The pride of a nation. Australia’s 2-3 defeat at the hands of the Netherlands was arguably their greatest result on the international stage, so much so that, for many fans, regardless of what the score line suggested, it felt like a win. And if their previous 3-1 loss at the hands of Chile wasn’t enough to persuade fans home and abroad, then yesterday’s game surely did just that.
Unforeseen and unscripted, the Socceroos proved their worth against a side that, just days ago, had dismantled an all-conquering Spain team – their gallant efforts on the pitch was just another indication that Australia weren’t just in Brazil as a decorative team, serving the mere purpose of filling up the numbers.
In fact, their exploits against a well-disciplined Dutch side proved that, contrary to popular belief, the Australians can play beautiful football. And, in what is his first World Cup, Ange Postecoglou showed why he currently is Australia’s greatest managerial export.
From the off, you could sense that something special would transpire. Unlike Australia’s nervy start against Chile, a match in which La Roja’s aggressive approach made sure that Jedinak and co. would begin right on the back-foot, drowning under intense pressure, the Socceroos took their game to the Dutch, and sought to play a brand of attacking football which evoked memories of the golden generation under Dutchman Guus Hiddink.
Postecoglou’s troops attempted to stretch the Netherlands defense, often exploiting the gaps on the wing as both wingers found themselves marauding along the flanks. The passing was exquisite, although the finishing touch not so much. Yet despite setback after setback, the Socceroos powered on, attempting to break down a stubborn back-line.
However, the difference in quality was evident. When given the chance to take the lead, Arjen Robben took the opportunity without a fuss. His goal in the 21st minute was a big blow to an inexperienced side, many of whom were only playing in their second World Cup fixture. Unlike the previous crops of players who featured heavily under the tutelages of Pim Verbeek and Holger Osieck, however, the Australians would not return to the shells, but instead looked to attack, encapsulating their typical fighting spirit.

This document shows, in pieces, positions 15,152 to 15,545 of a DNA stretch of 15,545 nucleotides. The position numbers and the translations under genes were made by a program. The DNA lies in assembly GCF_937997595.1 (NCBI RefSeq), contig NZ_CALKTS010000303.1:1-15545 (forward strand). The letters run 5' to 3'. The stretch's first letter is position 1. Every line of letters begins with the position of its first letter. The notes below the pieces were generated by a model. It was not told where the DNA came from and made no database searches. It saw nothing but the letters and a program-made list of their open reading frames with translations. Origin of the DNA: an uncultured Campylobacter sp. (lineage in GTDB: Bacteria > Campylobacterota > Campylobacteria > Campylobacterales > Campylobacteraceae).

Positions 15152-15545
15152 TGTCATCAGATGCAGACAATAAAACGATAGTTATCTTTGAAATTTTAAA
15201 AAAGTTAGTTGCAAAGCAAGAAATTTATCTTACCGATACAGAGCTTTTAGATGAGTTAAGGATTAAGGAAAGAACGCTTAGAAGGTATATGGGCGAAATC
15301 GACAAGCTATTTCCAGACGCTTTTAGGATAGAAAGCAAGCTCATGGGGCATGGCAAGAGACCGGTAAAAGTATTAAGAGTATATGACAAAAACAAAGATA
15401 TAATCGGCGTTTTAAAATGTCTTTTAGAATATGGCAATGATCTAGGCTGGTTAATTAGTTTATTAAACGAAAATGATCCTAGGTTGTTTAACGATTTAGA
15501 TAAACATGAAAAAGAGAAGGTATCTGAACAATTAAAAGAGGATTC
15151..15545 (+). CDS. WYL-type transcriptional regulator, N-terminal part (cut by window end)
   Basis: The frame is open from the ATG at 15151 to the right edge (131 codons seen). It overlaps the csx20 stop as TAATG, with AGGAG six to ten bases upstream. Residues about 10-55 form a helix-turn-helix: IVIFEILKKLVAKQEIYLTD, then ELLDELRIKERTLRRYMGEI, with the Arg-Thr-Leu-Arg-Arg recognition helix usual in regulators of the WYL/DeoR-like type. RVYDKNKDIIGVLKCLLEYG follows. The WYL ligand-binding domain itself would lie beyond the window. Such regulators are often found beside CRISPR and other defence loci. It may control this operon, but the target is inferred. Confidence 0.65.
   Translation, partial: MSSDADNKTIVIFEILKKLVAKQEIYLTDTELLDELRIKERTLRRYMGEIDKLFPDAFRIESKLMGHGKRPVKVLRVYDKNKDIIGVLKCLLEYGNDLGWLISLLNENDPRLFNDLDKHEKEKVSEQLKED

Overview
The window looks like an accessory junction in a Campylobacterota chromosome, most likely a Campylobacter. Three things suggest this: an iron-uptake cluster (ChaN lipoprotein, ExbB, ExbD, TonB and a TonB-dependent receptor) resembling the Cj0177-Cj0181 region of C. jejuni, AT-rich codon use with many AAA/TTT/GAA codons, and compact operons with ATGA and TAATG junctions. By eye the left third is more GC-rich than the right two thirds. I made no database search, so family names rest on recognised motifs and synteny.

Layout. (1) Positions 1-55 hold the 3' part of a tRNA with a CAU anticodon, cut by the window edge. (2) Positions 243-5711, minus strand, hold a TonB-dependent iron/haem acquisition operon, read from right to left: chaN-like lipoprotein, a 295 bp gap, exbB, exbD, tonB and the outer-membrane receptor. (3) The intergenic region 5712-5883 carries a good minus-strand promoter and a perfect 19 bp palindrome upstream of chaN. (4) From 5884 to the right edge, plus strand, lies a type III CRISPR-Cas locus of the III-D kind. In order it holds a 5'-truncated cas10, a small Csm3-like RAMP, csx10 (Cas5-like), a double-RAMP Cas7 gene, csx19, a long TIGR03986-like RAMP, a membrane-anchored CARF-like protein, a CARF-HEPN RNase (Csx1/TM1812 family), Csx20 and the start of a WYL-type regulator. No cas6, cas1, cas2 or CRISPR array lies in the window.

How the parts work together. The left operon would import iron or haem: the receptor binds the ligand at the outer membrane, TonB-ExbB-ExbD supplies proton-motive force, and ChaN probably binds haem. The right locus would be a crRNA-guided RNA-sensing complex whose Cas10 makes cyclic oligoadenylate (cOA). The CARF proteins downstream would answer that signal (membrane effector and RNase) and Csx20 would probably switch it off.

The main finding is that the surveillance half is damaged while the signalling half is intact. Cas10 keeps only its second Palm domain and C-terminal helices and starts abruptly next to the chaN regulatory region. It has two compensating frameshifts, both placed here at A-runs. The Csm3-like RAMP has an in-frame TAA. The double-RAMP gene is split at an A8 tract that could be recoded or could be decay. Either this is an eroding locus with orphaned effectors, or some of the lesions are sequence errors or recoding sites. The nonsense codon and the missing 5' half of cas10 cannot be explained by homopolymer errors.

Their exploits were finally rewarded with Tim Cahill’s Van Basten-esque volley and a Mile Jedinak penalty which, at one stage, looked as if the Socceroos would pull off a shock result.
That was not to be however, as the Dutch fought back thanks to some sluggish defending and a goalkeeping howler. On another day, however, Van Gaal may not have been so lucky.
The result, although a negative one on paper, puts the Australians in good stead in tournaments to come. Their valiant display, with their hearts on their sleeves, won over the hearts of neutrals and opposing supporters – to the point where the Oranje fans gave Tim Cahill a standing ovation as he walked off the World Cup pitch for the last time with his head held high.
Despite Cahill’s heroics, the side’s quick turnaround in form can only be attributed to one man. Unlike his more conservative predecessors who were more than happy to call upon the nation’s previous heroes, Ange Postecoglou underwent a squad regeneration in a hurry. Case in point: Sasa Ognenovski, who was expected to the side’s defensive linchpin, was given the axe. So too was former captain Lucas Neill and experienced warrior Luke Wilkshire.